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Most applications today, including Java applications, attempt to satisfy user needs by adding newer functionality to successive versions. With this approach, users are forced to wait for the next product release for their needs to be met -- while their customization needs remain unfulfilled even with newer versions.
If a software tool could allow users to interact with it through user-written scripts, the value of the tool would improve tremendously. Using scripts, users could ease their routine tasks by writing macros, by creating wizard-like functionality to ease complex operations, and by modifying the behavior of the tool to suit their needs. How many Java applications provide such support?
Emacs is a good example of an application that offers rich support for user scripting. Emacs' approach is to provide services that offer users the ability to custom-create the functionality they need, rather than cramming new features into the tool itself. For example, the Emacs core does not offer Java application compiling/debugging functionality, but through the use of scripts, one can transform Emacs into a powerful IDE. Similarly, scripts can configure Emacs to function as a news reader, email client, and so on. Other good examples of script-supporting applications include such Microsoft products as Microsoft Office and Microsoft Visual Studio.
These applications provide rich services and support for user scripting. By providing hooks into an application, we can transform it into an environment. User scripts use service provided by such an environment to write their applications.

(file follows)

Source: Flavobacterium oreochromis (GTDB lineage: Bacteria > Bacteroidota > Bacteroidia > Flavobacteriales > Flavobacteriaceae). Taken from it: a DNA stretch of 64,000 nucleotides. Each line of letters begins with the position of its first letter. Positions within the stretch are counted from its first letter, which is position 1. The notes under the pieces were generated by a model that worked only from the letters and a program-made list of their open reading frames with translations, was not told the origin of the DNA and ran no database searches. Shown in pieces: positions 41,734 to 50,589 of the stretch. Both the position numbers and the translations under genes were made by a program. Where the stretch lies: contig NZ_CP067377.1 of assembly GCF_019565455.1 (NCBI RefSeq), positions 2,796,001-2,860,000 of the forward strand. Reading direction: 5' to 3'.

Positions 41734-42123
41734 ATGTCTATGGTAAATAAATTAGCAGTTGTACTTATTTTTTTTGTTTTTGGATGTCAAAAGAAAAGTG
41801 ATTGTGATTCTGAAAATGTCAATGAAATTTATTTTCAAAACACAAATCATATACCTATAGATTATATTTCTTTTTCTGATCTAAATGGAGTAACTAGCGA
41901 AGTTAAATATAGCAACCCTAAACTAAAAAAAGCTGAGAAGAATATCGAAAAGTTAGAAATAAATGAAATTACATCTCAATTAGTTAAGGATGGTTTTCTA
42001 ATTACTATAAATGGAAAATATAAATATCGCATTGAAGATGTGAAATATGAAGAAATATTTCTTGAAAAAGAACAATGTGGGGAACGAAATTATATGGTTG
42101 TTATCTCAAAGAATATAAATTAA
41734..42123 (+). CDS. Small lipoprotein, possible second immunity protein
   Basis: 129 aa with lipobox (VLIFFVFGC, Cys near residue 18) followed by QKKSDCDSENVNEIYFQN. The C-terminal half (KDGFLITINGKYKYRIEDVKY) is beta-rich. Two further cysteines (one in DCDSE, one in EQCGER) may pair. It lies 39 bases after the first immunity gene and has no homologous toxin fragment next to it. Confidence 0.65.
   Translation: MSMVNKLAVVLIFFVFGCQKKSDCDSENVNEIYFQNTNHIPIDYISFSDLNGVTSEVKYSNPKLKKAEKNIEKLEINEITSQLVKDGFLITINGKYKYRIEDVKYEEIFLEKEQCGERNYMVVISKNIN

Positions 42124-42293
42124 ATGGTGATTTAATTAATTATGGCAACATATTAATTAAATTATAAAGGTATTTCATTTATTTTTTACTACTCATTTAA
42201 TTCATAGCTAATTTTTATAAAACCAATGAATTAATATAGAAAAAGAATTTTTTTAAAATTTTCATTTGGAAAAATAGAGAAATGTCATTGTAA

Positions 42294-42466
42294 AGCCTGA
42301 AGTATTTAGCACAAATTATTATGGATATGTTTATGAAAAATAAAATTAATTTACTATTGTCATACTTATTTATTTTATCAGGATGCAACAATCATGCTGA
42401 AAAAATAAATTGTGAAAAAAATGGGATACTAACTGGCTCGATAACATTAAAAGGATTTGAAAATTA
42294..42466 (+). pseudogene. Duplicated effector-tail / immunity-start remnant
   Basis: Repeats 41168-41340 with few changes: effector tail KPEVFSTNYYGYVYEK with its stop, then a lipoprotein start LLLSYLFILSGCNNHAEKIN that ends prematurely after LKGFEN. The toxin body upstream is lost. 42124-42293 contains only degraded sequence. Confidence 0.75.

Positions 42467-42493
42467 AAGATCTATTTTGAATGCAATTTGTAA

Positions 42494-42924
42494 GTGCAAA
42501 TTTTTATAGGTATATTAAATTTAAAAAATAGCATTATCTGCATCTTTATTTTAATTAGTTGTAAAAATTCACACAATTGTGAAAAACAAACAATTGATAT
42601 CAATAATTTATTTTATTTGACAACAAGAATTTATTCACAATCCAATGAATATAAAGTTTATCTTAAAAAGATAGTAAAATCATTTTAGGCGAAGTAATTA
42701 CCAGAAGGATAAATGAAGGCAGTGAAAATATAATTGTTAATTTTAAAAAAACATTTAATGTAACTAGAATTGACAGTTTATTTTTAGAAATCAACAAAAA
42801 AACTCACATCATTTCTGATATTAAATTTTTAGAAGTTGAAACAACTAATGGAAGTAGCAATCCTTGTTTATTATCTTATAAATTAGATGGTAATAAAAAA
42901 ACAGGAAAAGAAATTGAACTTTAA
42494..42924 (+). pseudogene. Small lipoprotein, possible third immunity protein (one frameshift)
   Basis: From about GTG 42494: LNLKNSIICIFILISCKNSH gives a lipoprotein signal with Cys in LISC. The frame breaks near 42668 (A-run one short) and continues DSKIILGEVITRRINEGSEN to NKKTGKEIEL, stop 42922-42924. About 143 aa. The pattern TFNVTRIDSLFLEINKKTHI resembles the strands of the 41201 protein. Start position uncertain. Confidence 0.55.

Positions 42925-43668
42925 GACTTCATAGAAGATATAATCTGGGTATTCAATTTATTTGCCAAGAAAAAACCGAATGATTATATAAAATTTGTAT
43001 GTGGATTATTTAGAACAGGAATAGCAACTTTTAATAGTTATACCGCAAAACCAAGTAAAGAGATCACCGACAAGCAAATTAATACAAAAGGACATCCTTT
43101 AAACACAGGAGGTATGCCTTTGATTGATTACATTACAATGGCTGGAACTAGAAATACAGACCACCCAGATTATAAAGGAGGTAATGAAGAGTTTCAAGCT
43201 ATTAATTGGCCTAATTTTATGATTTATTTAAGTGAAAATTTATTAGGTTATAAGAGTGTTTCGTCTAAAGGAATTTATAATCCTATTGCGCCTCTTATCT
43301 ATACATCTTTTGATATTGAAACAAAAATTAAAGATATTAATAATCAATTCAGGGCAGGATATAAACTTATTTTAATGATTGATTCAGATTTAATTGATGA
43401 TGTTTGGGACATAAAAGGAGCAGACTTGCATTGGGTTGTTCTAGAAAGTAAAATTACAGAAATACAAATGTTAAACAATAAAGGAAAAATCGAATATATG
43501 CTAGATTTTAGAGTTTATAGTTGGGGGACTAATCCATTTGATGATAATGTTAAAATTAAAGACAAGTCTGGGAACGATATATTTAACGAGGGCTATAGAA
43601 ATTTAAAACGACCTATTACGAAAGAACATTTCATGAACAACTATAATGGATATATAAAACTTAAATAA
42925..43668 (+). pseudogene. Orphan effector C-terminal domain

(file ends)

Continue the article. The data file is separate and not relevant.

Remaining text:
In this article, we'll look at a way to infuse applications with scripting support. For that purpose, we'll first write a simple application without scripting support, then incorporate such support into it. This two-step approach demonstrates how to add scripting support to (relatively!) long-standing Java applications. We will also develop a framework for scripting support, which makes support for a new scripting language, or change to a language's interpreter, a simple task.
First, let's develop a simple application designed without a scripting extension in mind. For this purpose, we'll develop a very simple drawing application that can draw shapes on a drawing surface -- a trimmed-down version of a typical CAD tool. And since there's no point to using object-oriented design and Java if we can't reuse existing components, we're going to use the slate component developed in "Java Tip 75: Use nested classes for better organization" as the basic building block for our application.
README.txtprovided in the top-level directory includes instructions for running the precompiled applications and explains the role of each package